It’s essential to keep the soil moist, and provide extra water to prevent the soil from drying out. Fertilizer is not necessary, but you can add a slow-release fertilizer to boost its growth. A lady fern is susceptible to slug damage, so make sure to protect it with diatomaceous earth or crushed eggshells. In the summer, they need dappled shade.


If your outdoor space doesn’t receive much light, you can move fittonia to a more direct spot. The reason for this is simple. The Fittonia will grow upward to reach light, so if you don’t have direct sunlight, move it to a location with indirect light. The Fittonia has a leggy stem and compacted foliage if it doesn’t get enough light.

There are many varieties of Fittonia. Some have pink veins on their leaves, while others are silver or white. Fittonia can tolerate low light but doesn’t do well in direct sunlight. The best time to grow fittonia is early morning or in a sheltered area during the winter, but it doesn’t thrive in full sunlight. You can mist it occasionally to help it stay healthy. If you don’t have much light, you can mix it with green plants and add more color.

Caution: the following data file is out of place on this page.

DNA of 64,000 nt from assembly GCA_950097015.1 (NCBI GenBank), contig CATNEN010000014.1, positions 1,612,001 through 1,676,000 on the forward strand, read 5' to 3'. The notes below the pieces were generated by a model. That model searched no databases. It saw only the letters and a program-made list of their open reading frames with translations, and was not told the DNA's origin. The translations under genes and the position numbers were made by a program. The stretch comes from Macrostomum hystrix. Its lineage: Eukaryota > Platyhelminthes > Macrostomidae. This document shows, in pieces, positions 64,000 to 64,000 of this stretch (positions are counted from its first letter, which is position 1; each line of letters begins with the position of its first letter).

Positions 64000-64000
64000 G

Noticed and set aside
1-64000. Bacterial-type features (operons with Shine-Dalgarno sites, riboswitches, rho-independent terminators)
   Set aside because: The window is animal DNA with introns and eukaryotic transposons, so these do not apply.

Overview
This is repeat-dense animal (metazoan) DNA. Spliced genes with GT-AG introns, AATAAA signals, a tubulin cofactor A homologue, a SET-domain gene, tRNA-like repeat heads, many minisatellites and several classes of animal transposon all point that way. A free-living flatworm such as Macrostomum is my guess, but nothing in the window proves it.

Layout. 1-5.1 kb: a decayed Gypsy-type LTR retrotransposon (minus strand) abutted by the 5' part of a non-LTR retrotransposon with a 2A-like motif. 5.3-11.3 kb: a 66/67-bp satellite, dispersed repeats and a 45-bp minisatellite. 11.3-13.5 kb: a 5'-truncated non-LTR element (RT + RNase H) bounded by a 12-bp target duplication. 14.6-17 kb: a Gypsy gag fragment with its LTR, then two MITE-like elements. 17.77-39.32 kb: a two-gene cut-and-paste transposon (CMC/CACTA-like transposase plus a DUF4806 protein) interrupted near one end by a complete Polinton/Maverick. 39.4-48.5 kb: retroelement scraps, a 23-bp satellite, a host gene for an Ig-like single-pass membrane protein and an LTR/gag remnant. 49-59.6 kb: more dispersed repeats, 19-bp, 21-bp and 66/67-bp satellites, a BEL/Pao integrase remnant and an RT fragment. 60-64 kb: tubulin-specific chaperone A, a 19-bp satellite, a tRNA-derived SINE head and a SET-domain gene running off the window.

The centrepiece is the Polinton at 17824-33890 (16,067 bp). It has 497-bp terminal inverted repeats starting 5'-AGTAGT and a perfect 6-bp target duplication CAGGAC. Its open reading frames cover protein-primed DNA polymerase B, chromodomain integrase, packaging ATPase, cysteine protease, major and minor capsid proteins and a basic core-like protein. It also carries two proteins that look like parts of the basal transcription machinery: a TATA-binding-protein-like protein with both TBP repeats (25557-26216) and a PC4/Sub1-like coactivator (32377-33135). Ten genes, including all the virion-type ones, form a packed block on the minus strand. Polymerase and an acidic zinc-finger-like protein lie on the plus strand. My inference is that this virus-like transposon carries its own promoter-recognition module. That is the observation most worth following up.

If your plant is getting too much light, you can try placing it in a shaded area. This will prevent the plant from feeling too much heat. It can survive in low light, but you should still make sure it gets enough water to thrive. Fittonia plants are best in bright, indirect light. Avoid placing your plant directly in the sun if you want to make sure it thrives in low light conditions.


If you have trouble growing a flowering plant, caladiums may be the solution for your indoor problem. These plants prefer high humidity, which is difficult to obtain during the winter heating season. In addition, caladiums die back when brought indoors, so increasing humidity will help them survive the winter months. Caladiums are tubers, so they will need time to rest after blooming, because they have exhausted all of their carbohydrates. If you want to enjoy a seasonal display, you can purchase a tuber.